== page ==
Effective immediately (It’s only been approved by the board of B.C. Treefruits Co-op withing the last half of December 2013) a Management initiative to Evaluate the benefits of the Coop investing in Joint venture plantings of (at the moment) 250 acres of Honeycrisp apples in a cool climate area; Applications and discussions will be undertaken as soon as possible on a first come first served basis. As soon as interest is expressed, it will be checked out for suitability re soil, heat units, and so on.
B.C. Tree Fruits is intent on guaranteeing a long term supply of high quality fruit of this variety. With this in mind, they are prepared to discuss a range of options, from their doing everything from planting on up, to the grower/property owner being responsible for care and maintenance of the grove. Since they are going to shoulder a significant investment (planting or replanting), the initial proposal is for a 15 year agreement with a covenant on land title (the agreement would pass to the buyer in the event of sale of the property), with the Coop setting management standards and practices.
They believe this will be a win win. (Southern growers can’t get the necessary quality of fruit, and are only getting in the region of 50% pack – the rest being culls – while Salmon Arm growers get about 80% pack of higher quality fruit). With local yields of non-irrigated fruit reaching about 32,000 pounds per acre, this could be very profitable for the land holder.
Gayle Cran (250-550-4827) is the packing house rep and will be back in her office on January 6th, 2014. Leave a message. First come first served.
Disclaimer: I am not a member or an employee of B.C. TreeFruits. The discussions I have had with Management of the Coop were held on December 25th. I do not know whether or not they intend to install irrigation, nor do I know if the lower yields and lower tree density currently common in the Shuswap will mean an increase of acreage in the scheme, or what the minimum block of land they would be interested in, but your back yard isn’t going to cut it. Obviously, returns will be dependent on yields and the amount of work you are prepared to do. The weather cannot be predicted with any degree of certainty, and prices can vary with market conditions. However, with the major cost (planting) being born by the Co-op, this looks attractive. While I would be inclined to look at blocks with good air and water drainage but suitable for mechanization (no extreme slopes), I don’t set the preferences of the Coop. Any opinion offered by me is only speculative and should not be interpreted as a contractual obligation or guarantee. You are presumed to be adults, and any negotiation with the Co-op is between you and them.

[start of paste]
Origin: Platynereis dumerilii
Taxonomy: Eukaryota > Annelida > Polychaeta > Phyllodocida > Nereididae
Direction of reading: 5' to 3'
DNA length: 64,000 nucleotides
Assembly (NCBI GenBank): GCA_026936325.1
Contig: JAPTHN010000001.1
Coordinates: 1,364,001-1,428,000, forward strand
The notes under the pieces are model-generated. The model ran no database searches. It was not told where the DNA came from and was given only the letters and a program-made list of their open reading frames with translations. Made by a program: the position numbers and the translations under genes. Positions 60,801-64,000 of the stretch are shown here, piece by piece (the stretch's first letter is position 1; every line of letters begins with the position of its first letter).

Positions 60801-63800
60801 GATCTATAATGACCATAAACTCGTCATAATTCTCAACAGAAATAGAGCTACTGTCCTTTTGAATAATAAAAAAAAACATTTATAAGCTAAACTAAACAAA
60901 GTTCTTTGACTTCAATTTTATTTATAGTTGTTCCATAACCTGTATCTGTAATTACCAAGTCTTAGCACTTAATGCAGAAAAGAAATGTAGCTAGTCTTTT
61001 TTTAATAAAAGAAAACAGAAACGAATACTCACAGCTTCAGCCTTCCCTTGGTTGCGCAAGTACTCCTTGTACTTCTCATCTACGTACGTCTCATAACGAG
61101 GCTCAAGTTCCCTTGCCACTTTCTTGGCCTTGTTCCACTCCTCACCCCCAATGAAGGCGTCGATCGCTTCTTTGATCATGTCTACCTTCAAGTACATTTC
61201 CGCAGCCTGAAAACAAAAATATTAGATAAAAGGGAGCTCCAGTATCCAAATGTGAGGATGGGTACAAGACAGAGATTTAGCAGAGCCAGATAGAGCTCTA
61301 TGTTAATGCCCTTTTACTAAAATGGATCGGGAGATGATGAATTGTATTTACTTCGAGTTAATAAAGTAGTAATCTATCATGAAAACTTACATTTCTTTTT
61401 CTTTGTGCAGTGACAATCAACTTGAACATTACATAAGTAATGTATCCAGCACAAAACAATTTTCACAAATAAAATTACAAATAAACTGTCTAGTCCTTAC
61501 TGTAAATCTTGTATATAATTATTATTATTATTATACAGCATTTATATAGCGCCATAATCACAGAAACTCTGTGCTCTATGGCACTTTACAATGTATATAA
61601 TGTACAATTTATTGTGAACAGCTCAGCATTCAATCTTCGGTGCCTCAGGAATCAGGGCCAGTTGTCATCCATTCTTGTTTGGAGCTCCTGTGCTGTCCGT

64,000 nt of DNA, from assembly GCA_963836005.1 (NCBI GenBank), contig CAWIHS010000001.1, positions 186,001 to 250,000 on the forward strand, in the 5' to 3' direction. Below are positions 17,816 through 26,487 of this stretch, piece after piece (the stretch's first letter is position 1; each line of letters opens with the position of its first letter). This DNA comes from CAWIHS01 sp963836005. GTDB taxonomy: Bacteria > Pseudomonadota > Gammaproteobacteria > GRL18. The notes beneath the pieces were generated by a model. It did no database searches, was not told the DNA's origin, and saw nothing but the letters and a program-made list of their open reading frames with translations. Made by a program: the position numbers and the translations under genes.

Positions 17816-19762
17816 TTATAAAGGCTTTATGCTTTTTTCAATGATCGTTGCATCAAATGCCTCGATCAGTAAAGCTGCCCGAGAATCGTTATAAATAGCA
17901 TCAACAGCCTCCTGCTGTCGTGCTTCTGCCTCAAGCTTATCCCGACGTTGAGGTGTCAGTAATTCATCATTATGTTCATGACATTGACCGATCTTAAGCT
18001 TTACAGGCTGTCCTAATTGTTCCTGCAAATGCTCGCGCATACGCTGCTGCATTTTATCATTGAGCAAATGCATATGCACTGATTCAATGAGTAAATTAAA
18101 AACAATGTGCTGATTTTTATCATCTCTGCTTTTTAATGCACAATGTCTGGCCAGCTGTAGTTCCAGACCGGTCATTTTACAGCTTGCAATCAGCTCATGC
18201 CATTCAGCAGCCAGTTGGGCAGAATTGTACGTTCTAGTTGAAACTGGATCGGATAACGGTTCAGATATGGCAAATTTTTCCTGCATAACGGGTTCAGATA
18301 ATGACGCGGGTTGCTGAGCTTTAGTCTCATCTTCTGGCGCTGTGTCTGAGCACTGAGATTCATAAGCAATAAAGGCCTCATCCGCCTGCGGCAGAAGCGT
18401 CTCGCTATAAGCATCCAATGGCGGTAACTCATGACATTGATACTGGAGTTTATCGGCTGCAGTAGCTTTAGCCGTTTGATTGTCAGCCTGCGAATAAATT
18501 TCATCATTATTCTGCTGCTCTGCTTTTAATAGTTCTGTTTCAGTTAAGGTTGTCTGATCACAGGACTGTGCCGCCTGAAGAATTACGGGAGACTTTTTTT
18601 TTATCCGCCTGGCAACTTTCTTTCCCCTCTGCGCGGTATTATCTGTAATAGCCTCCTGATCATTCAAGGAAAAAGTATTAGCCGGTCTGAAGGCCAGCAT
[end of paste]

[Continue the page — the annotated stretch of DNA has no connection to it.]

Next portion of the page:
I will be posting another proposal for smaller holdings soon, but it does not involve funding by an outside source.
My own interest comes from being the B.C. NDP southern interior rep for the Standing Committee on Agriculture (SCOA), charged with (among other things) maintaining the ALR. As I see it, the best way to do this is to increase profits to farmers, and I will continue to publish potential opportunities as they come to my attention.
Submitted by -Richard Smiley, 250-679-2254
PS – I am looking for a used four foot 1.5 inch diameter soil auger for soil sampling and would appreciate any leads.